Creating beauty or demonstrating emotional power or important ideas is also so broad that it encompasses anything and everything done, said, or otherwise created by a person. Anything pleasing to the eye or mind is beautiful. Virtually conveys emotion of some sort or some kind of idea, and all ideas are important. However, contrary to popular belief, #4 does not require art to be pleasing or agreeable. Art can be dark, unpleasant, and violent. It can be boring. It can be fun. So, having sex is beautiful, even sex that is not emotionally powerful. Sex is the creation of pleasure and, so long as the sex is consensual, it's beautiful. Strangely enough, a depiction of rape would convey negative emotional power as well as important ideas, such as violence and power structures in society and psychology. So, anything done, said, or otherwise created by a person meets criteria #4 because while art is usually thought of as depicting beauty, it can just as equally and powerfully portray negative emotions and ideas and ask important questions by doing so.
My objection to the definitions above is to #2 and #3. While people who intend to create art generally use creativity, imagination, and skill to do so, it's not absolutely necessary to create art. In this sense, some people who define themselves as artists include creativity, imagination, and skill in order to intentionally create something very specific. There is nothing wrong with the application of creativity, imagination, and skill to create art. In fact, I think it's very good to do so. However, I don't see a lack of creativity, imagination, or skill as a bar to something being defined as art. It just means that we're dealing with two different kinds of art. For the sake of terminology, perhaps they should be seen as Structured Art, art that satisfies at least three of the above criteria, and Unstructured Art, art that satisfies the first and last criteria. For example, meticulously crafted paintings, sculptures, photographs, and music are Structured. I consider Structured art as requiring #1, #4, and either #2 or #3 because you don't creativity and imagination don't necessarily need skill in order to be expressed. Likewise, applying skill does not necessarily produce something creative or bursting with imagination. For example, a person uses skill properly fill in the fields of a form doesn't really use creativity in doing so. You could consider this as intentional art; art created for the sake of creating something. This is more typically what we think of when we think of "art."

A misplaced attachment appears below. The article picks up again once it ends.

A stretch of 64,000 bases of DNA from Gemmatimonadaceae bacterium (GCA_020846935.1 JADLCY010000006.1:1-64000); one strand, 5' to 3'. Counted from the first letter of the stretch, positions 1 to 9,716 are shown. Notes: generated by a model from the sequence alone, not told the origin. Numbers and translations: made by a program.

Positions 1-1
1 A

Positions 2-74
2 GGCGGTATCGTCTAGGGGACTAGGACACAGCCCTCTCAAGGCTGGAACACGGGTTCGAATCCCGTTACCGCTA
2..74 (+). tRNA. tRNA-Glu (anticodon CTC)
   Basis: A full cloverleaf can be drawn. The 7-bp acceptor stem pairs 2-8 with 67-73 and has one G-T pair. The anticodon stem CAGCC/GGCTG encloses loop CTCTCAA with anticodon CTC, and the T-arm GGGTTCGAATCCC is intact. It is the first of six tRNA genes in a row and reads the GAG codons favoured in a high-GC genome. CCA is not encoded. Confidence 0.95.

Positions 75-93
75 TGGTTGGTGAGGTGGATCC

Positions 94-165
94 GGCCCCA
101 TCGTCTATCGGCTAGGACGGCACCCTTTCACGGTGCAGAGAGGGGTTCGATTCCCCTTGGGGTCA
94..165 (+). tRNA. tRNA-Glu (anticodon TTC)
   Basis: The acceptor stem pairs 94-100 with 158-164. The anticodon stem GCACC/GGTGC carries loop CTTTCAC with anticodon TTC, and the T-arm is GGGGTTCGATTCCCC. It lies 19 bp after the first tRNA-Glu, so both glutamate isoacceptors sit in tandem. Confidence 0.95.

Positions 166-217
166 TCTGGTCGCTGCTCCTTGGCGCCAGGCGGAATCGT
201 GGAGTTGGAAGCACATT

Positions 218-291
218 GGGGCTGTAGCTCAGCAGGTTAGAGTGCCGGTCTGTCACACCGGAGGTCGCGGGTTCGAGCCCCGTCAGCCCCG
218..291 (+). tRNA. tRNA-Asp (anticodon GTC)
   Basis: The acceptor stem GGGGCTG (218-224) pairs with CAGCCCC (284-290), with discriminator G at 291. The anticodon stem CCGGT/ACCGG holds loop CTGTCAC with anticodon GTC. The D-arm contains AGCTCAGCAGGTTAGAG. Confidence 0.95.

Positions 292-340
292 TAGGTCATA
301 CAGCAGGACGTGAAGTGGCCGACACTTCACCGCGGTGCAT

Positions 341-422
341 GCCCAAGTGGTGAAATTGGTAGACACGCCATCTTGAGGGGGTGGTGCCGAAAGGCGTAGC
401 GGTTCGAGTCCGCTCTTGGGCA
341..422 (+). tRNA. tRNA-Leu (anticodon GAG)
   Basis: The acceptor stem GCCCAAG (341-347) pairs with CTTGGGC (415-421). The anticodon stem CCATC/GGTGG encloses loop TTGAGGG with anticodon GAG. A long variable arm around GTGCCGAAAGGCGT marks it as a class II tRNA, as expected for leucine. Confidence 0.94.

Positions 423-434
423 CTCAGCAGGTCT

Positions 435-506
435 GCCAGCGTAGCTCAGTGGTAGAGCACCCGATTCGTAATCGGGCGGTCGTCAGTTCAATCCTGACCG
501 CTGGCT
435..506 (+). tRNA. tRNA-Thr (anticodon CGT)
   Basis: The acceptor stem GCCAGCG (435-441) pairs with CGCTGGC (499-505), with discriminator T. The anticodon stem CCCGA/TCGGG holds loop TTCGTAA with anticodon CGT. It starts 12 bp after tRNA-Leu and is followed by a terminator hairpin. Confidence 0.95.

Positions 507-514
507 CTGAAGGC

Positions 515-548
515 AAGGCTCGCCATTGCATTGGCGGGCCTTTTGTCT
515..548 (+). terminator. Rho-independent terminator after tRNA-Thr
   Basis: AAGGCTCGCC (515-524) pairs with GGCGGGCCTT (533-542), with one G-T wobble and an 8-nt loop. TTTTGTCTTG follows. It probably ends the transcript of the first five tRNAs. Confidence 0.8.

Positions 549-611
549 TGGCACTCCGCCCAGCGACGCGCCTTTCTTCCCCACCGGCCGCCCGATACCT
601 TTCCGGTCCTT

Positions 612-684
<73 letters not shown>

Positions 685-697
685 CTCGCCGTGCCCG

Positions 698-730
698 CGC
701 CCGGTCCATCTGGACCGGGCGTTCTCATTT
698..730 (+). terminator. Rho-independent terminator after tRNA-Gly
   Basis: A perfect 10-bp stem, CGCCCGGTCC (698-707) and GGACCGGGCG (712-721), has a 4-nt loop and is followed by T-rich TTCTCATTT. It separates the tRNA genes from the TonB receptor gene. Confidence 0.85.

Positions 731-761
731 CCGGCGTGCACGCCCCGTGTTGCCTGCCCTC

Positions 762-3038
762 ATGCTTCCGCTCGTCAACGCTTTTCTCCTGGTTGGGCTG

Unstructured art may be seen as accidental or art that is not deliberately created for the purpose of creating art. A the sheet that a commercial painter lays down before painting a wall or ceiling that collects drips and drabs of paint over the years, someone accidentally kicking a bucket of paint over, or a photographer accidentally hitting the shutter all create art unintentionally and completely by accident. No creativity, imagination, or skill was involved in this type of art's creation. If a photographer accidentally took a photograph that was beautiful or otherwise powerful, would that bar it from being classified as art? I don't think so.
So, in order to be Structured Art, a piece must be expressive, must involve the use of creativity and/or imagination and/or skill, and must convey beauty, emotion, or an idea. Unstructured art need only be expressive and convey beauty, emotion, or an idea. As described above, anything a person does is expressing something and conveys, at the very least, conveys emotion or an idea, no matter how beautiful, horrific, original, cliché, boring, or exciting.